If he stays healthy.
Those words have shadowed Sam Bradford through most of his injury-plagued eight seasons in the NFL.
And it looms large again as the 30-year-old quarterback went through the first practice of Arizona Cardinals training camp Saturday.
"I think you have to be optimistic," he said. "I think if you're not optimistic, then the odds of staying healthy and the odds of playing well, they're probably not that great."
Injuries have limited Bradford to 80 games in his eight seasons. He's twice torn the anterior cruciate ligament in his left knee, and another left knee injury wiped out nearly all of his 2017 season in Minnesota.
When the Cardinals found themselves without any quarterbacks following the retirement of Carson Palmer, they turned to Bradford, who -- when healthy -- has put up strong numbers.
But Arizona also pulled off a deal that got them Josh Rosen in the draft, and Rosen has been impressive in offseason workouts. But for now, this is Bradford's team.
"I want Josh with the mentality that he wants to start," first-year Cardinals coach Steve Wilks said. "I don't waver that Sam is our starter. It's his job to lose and competition makes us better across the board."
The Cardinals brought Bradford along slowly in the offseason and didn't make him a full participant in workouts until the three-day mandatory minicamp.
It is a story that won’t end until it ends: Bradford or Rosen. For now, it’s Bradford. @nflnetwork pic.twitter.com/82YaR2uLSG
— Steve Wyche (@wyche89) July 29, 2018
"His knee, talking to him, is stronger than it's ever been," Wilks said. "I think the plan that we created and put in place for him back when we signed him has been phenomenal, just with the training staff, physical therapy, strength and conditioning."
Bradford would say only that his knee feels the best it has since the injury.
"I feel good right now," he said. "My body's' in a good place and I think now we'll see the benefits of the plan we had throughout OTAs and throughout the spring."
Bradford signed a two-year, $40 million contract with the Cardinals, with $15 million guaranteed. But this is about more than money for Bradford, whose career earnings are listed at $124 million. He signed the largest rookie deal in history as the No. 1 overall pick in 2010, a contract that guaranteed him $50 million before he threw a pass.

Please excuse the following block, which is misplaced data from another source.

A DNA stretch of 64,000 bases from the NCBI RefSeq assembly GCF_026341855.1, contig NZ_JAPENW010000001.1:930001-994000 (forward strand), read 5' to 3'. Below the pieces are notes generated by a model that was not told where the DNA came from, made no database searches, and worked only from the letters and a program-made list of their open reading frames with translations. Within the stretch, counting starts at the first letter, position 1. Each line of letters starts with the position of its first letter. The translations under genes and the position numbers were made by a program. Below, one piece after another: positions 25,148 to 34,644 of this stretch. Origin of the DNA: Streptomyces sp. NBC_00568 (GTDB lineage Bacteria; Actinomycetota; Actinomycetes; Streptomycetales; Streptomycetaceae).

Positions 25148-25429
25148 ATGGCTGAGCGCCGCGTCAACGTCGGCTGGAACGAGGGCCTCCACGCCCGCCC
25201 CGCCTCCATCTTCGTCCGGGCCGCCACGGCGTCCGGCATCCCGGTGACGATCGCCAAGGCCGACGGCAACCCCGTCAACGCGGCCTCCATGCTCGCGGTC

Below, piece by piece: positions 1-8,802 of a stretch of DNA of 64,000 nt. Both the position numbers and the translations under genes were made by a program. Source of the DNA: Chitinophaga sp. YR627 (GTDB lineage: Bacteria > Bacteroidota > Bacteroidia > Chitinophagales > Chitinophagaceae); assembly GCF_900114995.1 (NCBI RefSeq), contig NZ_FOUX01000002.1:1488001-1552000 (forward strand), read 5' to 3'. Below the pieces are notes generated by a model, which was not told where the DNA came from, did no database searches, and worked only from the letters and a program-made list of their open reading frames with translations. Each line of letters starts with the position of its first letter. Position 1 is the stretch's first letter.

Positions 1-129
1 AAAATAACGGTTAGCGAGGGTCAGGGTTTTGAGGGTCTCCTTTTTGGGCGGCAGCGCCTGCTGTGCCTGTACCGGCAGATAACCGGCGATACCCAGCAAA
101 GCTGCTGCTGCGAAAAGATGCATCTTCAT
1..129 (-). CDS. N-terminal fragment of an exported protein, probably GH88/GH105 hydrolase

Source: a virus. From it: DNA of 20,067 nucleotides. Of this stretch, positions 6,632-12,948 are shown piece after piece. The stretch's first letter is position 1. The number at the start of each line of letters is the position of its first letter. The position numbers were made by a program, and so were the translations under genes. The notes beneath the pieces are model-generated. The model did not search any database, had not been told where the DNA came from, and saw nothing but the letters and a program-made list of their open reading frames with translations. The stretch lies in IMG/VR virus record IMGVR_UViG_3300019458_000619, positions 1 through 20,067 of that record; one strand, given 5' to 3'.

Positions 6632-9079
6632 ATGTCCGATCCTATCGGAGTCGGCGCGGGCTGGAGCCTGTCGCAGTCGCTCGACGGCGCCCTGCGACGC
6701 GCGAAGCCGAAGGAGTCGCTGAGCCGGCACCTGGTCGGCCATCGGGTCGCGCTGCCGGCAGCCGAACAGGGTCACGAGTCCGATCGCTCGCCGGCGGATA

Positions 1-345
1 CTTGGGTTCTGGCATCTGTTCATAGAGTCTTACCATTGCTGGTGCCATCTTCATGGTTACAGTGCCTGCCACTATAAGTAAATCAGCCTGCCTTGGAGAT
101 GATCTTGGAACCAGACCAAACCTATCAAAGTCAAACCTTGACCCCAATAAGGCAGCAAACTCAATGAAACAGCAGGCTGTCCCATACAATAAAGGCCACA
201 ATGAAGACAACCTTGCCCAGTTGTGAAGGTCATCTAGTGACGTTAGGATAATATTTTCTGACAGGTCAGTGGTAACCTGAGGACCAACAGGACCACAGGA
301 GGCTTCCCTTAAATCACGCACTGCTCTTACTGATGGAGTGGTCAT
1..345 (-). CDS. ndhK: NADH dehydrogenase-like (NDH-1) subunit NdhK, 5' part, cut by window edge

The next season, rookie contracts were slotted at lower levels as part of the new labor agreement.
So what keeps Bradford going, rehab after grueling rehab?
"Just getting back out there and playing football," he said. "I think you just realize how much you enjoy it, how special it is to be out there, to play the game. That's really why I do this, why I continue to come back, it's to be there on Sundays and to be out there with my guys and play football again."
Bradford's love of the game is clear to Wilks.
"That's what you see," the coach said. "He's made enough money that he's taken care of his family for the rest of his life. But his passion and love for the game and wanting to compete -- and I think he has a lot doubters out there."
When he can play, Bradford plays well.
The only full game he played a year ago -- Minnesota's season opener against New Orleans -- he completed 27 of 32 passes for 346 yards and three touchdowns with no interceptions. In his 15 starts with the Vikings in 2016, Bradford completed 72 percent of his passes for a career-high 3,877 yards and 20 touchdowns with five interceptions.
Since the end of OTAs, he's kept up individual workouts, simulating quarterback moves as he works to further strengthen his knee. Bradford understands that injuries come with his line of work.
"They happen. It's football," he said. "That's not really where my mind is. It's not something I think about. My mindset is just going out to practice every day, learning as much about this offense as I can, being a good teammate, being a good leader, being as good a quarterback as I can be."